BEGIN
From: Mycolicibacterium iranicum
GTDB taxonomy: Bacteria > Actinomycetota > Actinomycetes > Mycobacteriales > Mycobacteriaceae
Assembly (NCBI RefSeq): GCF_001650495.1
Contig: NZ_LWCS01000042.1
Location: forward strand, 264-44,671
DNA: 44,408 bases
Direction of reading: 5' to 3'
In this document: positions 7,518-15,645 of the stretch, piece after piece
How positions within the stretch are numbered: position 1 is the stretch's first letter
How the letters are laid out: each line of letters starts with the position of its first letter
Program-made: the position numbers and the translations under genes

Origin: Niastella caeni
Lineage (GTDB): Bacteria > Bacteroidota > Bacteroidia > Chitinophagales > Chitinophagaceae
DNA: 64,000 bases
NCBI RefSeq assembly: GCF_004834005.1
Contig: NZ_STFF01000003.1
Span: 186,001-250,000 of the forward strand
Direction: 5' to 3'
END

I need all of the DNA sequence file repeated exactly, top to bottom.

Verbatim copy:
From: Mycolicibacterium iranicum
GTDB taxonomy: Bacteria > Actinomycetota > Actinomycetes > Mycobacteriales > Mycobacteriaceae
Assembly (NCBI RefSeq): GCF_001650495.1
Contig: NZ_LWCS01000042.1
Location: forward strand, 264-44,671
DNA: 44,408 bases
Direction of reading: 5' to 3'
In this document: positions 7,518-15,645 of the stretch, piece after piece
How positions within the stretch are numbered: position 1 is the stretch's first letter
How the letters are laid out: each line of letters starts with the position of its first letter
Program-made: the position numbers and the translations under genes

Origin: Niastella caeni
Lineage (GTDB): Bacteria > Bacteroidota > Bacteroidia > Chitinophagales > Chitinophagaceae
DNA: 64,000 bases
NCBI RefSeq assembly: GCF_004834005.1
Contig: NZ_STFF01000003.1
Span: 186,001-250,000 of the forward strand
Direction: 5' to 3'